The Fall

Where were you when the twin towers fell?
I was in the kitchen.

Just as it happened we saw it on TV
Woven before us an ancient tapestry.

From the screen's edge like a headsman's axe a calm
winged shadow curved and disappeared
behind a huge tower of windows. A moment
elapsed before a giant peony
blossomed from the tower's side. In autumn.

Far below the people of the elected
city saw, and wondered. Then they ran.
A host of ordinary saints converged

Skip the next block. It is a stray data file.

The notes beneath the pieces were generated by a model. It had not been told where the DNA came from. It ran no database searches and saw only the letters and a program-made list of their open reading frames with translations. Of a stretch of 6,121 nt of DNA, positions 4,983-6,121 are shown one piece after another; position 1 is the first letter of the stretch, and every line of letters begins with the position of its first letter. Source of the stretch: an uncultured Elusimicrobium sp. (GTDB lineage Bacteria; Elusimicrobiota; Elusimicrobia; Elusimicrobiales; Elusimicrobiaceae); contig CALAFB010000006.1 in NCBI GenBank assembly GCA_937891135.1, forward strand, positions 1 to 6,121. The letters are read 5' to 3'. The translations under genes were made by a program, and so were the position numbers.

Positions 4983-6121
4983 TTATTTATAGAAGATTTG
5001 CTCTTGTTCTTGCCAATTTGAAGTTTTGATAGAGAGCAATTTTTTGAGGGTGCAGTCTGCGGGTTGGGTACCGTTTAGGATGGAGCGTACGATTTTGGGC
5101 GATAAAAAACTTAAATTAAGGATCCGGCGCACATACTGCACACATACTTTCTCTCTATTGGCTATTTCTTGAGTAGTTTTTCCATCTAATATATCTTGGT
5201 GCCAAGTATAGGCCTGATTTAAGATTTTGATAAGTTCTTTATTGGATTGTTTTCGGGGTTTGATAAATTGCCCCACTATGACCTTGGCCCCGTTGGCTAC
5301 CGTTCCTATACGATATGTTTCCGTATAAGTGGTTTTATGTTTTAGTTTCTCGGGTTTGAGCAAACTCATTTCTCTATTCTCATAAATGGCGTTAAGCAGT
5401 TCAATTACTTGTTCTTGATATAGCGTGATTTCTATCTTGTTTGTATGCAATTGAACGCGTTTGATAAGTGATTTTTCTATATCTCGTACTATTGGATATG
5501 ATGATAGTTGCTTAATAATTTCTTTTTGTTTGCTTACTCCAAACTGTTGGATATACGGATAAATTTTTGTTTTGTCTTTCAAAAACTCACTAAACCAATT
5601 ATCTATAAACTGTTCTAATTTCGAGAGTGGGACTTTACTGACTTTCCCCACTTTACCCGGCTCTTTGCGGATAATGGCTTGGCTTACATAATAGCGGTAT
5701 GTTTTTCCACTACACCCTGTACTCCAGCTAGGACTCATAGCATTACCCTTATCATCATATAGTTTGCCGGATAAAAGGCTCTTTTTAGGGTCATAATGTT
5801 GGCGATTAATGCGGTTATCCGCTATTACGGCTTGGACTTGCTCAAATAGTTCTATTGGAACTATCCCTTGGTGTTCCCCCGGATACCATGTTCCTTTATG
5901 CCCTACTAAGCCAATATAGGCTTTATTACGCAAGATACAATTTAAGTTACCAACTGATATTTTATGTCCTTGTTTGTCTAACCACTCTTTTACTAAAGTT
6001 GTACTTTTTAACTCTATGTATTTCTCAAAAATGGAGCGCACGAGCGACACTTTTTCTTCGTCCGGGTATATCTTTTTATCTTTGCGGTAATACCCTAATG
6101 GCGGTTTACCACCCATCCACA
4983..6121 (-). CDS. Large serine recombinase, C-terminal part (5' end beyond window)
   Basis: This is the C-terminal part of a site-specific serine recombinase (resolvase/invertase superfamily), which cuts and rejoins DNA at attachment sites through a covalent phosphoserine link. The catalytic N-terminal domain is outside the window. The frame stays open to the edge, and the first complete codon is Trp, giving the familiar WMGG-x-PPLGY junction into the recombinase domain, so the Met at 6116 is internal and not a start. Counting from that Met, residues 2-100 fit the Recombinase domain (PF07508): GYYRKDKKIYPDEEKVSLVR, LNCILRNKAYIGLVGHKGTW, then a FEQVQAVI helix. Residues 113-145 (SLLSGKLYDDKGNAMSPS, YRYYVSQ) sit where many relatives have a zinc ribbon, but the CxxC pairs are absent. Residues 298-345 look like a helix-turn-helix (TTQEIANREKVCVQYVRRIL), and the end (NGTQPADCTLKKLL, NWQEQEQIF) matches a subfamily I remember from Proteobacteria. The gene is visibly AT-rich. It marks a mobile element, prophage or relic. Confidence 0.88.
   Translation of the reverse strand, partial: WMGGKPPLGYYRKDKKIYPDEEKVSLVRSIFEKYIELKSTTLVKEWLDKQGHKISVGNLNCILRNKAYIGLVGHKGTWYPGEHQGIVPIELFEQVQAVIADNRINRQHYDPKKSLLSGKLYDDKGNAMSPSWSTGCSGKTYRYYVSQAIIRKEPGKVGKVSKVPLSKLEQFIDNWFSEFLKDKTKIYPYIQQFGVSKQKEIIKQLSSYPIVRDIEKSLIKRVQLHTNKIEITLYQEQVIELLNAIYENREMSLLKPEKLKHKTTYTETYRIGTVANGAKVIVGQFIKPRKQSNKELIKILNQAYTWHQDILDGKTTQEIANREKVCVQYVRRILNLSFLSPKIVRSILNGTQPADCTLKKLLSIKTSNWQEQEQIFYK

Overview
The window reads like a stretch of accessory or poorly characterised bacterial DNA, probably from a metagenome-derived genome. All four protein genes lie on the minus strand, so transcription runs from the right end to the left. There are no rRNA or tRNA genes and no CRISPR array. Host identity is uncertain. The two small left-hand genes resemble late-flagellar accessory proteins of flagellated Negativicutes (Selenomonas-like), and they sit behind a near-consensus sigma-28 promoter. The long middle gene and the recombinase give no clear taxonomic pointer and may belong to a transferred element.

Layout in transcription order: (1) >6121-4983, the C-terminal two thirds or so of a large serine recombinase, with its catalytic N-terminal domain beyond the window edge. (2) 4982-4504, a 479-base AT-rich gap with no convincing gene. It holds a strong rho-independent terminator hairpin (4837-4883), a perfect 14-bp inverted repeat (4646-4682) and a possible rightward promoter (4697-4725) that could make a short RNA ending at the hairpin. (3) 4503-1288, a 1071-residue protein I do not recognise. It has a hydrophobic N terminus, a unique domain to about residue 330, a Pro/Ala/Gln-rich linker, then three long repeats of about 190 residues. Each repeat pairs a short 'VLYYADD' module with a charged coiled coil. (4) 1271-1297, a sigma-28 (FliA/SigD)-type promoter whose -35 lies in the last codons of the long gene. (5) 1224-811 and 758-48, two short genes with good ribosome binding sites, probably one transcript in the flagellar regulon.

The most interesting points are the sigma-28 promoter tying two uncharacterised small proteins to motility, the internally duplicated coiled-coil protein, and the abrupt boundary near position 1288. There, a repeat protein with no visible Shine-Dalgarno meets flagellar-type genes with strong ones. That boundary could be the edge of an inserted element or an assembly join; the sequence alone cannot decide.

to sacrifice at the tower's foot, its head
now wrapped in gorgon tendrils climbing,
choking, twisting a dreadful crown
about the inferno, hiding it from sight.

We saw hands waving in the morning sun
We saw the jumpings from abysmal heights,
guessed at the phone calls, stairways jammed
with patient slow visceral descent
of multitudes.

At last it gave. Stiff
and graceful the tower fell, crushing
brain, eye, lip and fingernail.
Some think they saw the shadow of a ghost
smile as it burned and curtsied into dust.

© David Collins September/October 2001